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Washington National Opera's 'Un Ballo in Maschera'

By Anne Midgette
Washington Post Staff Writer
Monday, September 13, 2010; C01

"Un Ballo in Maschera" is one of Verdi's loveliest operas. Though it's a tragedy, its music is filled with light, laughter and sweet tunes, and its hero is one of the more appealing tenors in the repertory. The Washington National Opera responded to at least one of these traits in Saturday night's season-opening production, casting the lead role -- King Gustavo of Sweden -- with Salvatore Licitra, a big, blunt, likable tenor, and the one big-name star of the night.

For the rest, WNO fell back on a summer-stock formula: Bring in one recognizable name and flesh it out with what you can afford. The other singers are less well known, including a couple of current and recent Domingo-Cafritz Young Artists (Aleksey Bogdanov made a disproportionate impact in the tiny role of Christian). And James Robinson's production, a three-year-old effort that's already been seen in Colorado, Boston and Minnesota, is of the increasingly prevalent Virtue of Necessity school of bare-bones opera directing: Allen Moyer's sets feature chandeliers and a few pieces of furniture on a largely empty stage.

The question, this season, is going to be figuring out to what standards this financially struggling company should be held. Has WNO become, in effect, a decent provincial company, in which case this show was just fine? Or is it still striving to compete on an international level? If the latter, this "Ballo" falls short.

"Ballo," which continues through Sept. 25, was subject to "updating" even before its premiere in 1859. King Gustavo loves Amelia, his best friend's wife; and his best friend, enraged, kills him. When Verdi wrote the opera, the censors objected, less on the grounds of the illicit relationship than of the onstage depiction of a king's murder, and the setting was shifted from Sweden to colonial Boston. Most directors now return the action to the locale Verdi intended, which mainly involves switching around the names of the characters ("Gustavo" is "Riccardo" in the more familiar Boston version). The only "Swedish" local color in Robinson's production was the stereotypically gray, sober-Lutheran cast of the titular masked ball, which looked not like a revel but like an old-school church meeting.

Details such as locale hardly mattered; it was a nuance beyond the abilities of this particular performance. Licitra was endearing onstage in the way that a large dog is endearing. He sang with a lot of goodwill and much more volume than anyone else, and made some wonderful ringing tenor sounds, but also simply skated over some of his notes and offered a well-meaning approximation of the role. He also snapped into sharper focus whenever he had someone to play against.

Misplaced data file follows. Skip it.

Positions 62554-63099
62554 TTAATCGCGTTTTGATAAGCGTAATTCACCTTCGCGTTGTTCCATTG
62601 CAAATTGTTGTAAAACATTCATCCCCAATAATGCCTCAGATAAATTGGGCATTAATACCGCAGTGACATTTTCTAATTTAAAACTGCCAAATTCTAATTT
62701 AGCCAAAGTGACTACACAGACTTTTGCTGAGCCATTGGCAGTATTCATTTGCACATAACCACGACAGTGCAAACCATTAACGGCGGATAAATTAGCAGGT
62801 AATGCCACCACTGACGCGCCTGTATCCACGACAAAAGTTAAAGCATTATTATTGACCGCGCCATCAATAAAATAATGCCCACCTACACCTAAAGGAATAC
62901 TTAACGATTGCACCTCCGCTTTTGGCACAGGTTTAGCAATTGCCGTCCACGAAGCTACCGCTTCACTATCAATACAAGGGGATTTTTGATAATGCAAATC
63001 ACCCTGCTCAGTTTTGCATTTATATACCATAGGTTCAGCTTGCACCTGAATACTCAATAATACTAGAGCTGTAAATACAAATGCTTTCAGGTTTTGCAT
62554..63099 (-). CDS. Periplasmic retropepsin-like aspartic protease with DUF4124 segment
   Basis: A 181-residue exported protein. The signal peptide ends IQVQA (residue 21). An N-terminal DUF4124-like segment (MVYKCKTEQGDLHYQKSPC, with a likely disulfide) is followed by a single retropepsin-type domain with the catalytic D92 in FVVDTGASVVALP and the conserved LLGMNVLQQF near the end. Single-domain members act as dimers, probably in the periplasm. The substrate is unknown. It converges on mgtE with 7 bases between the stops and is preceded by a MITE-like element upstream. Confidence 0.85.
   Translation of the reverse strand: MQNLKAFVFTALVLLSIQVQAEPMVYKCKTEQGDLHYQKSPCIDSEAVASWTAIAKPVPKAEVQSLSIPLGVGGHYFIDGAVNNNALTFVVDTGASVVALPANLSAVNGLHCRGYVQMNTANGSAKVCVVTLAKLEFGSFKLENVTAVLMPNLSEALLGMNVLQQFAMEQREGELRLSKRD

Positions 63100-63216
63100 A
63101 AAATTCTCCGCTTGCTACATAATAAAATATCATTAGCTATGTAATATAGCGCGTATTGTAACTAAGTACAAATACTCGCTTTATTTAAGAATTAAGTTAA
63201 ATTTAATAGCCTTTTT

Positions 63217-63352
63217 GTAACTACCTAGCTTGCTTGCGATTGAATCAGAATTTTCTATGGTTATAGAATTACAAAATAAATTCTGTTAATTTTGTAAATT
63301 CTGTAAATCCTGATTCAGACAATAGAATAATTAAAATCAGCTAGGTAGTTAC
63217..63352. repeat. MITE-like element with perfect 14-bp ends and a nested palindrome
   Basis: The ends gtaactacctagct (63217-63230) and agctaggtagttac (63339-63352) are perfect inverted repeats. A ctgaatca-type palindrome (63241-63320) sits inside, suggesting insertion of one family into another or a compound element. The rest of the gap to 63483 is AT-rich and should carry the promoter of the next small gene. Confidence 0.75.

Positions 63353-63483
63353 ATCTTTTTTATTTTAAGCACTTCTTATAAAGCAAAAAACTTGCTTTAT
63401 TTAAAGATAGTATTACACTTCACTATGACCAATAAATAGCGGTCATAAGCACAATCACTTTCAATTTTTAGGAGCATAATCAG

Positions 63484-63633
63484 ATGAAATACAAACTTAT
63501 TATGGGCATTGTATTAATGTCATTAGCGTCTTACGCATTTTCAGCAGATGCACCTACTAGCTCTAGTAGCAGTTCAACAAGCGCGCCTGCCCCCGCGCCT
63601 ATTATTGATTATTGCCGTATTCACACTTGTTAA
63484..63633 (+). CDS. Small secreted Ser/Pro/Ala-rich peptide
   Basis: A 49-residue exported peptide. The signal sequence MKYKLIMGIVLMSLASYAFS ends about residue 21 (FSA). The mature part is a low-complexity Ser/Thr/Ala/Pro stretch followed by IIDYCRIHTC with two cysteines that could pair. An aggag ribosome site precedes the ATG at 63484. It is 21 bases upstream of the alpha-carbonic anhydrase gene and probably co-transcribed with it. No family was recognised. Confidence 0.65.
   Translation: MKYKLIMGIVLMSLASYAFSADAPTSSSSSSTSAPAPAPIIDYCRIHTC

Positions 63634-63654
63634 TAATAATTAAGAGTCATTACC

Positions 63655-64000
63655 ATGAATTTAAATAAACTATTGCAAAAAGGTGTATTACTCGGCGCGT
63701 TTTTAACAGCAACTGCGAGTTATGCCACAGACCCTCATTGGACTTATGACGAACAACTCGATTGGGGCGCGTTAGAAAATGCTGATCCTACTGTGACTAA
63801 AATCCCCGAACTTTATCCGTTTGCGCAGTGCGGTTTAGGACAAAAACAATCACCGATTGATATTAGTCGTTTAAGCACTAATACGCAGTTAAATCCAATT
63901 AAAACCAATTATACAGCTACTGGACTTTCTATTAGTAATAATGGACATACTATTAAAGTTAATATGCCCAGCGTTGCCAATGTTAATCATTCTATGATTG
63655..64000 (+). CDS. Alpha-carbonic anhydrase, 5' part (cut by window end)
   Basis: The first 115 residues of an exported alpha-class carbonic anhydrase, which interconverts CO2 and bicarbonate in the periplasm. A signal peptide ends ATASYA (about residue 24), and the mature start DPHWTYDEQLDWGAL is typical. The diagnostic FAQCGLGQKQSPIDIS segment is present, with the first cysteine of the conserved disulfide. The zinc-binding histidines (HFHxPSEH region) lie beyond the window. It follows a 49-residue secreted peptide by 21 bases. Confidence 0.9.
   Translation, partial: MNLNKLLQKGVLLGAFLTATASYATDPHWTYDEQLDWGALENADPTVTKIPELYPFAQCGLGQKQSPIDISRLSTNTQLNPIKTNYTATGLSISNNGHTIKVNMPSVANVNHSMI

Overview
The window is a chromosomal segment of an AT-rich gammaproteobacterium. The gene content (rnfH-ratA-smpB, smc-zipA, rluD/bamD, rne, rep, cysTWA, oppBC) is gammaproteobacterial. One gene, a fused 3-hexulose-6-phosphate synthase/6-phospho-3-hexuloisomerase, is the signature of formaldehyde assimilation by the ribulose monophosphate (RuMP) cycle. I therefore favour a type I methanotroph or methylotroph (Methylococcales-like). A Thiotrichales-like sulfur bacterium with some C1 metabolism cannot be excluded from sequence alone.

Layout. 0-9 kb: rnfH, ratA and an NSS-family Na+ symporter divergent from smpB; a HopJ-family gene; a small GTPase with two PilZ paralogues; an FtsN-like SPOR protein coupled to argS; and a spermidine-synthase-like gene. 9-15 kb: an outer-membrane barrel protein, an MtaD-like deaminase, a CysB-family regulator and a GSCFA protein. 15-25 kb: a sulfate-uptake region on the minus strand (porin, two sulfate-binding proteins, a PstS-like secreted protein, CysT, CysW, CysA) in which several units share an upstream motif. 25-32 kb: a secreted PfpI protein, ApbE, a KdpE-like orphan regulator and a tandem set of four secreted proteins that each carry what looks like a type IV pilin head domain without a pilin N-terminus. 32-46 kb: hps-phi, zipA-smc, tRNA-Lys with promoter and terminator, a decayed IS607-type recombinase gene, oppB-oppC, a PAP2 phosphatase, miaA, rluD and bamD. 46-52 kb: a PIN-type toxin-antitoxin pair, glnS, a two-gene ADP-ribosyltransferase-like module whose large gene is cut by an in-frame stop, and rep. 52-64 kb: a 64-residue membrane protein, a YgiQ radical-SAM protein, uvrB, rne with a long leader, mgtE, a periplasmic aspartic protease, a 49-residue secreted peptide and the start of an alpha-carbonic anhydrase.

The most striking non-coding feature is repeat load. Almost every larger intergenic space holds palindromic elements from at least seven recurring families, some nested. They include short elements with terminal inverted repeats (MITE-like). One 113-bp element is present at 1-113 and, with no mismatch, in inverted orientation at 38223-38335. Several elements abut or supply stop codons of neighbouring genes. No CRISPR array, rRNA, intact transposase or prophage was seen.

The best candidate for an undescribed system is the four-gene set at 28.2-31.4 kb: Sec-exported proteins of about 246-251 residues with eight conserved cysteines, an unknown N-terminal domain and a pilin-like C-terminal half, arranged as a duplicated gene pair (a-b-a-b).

But none of the other singers had much to say either. Too often, what they were communicating onstage sounded less like rage or passion or ardent love than simply "Here are some tricky notes that I am singing; I am pleased that I hit them all!" This was the case in, for instance, the cadenza of Amelia's usually heart-rending aria "Morro, ma prima in grazia": Tamara Wilson gave a competent performance of the role, but her expression is still a work in progress. As Count Anckarström, the wronged husband, Luca Salsi had more the shape of a baritone than the substance; his lower register was almost inaudible.

Robinson didn't necessarily help by introducing clever stage business rather than focusing on developing the characters. The conspirators Count Ribbing and Count Horn (Kenneth Kellogg and Julien Robbins) showed they were bad guys by roughing up the fortuneteller Ulrica (a.k.a. Mam'zelle Arvidson, sung by Elena Manistina, a rather shrill mezzo), and then killing her. Micaëla Oeste's Oscar, the king's androgynous page -- another lovable role -- was constantly telegraphing her high spirits by jumping up on a chair or leaping onto Count Ribbing's back, which can't have made singing the part any easier, though she cut an elegant figure.

Nor did the singers get a lot of help from Daniele Callegari, the conductor making his WNO debut. Indeed, though Callegari has a respectable big-company career, he seemed at a loss to correct some of the problems here, like keeping the ensembles together. He did marshal himself, after a sloppy Act 1, to deliver a real spark in the first part of Act 2.

But maybe it's time, with WNO, to return to a more supportive school of criticism, focusing less on whether it is done well and instead applauding the fact that they got it onstage at all. This is not a production that breaks new ground, or singing that lifts you out of your seat -- but it is a live performance of a wonderful opera. As it seems likely that WNO will merge with the Kennedy Center to solve its financial disarray, one wonders if this move will help the company return to higher artistic aspirations. In the meantime: enjoy "Ballo," close your eyes and think of Italy.

Un Ballo in Maschera

continues through Sept. 25 at the Kennedy Center Opera House; the free "Opera in the Outfield" broadcast to Nationals Park takes place on Sept. 19.

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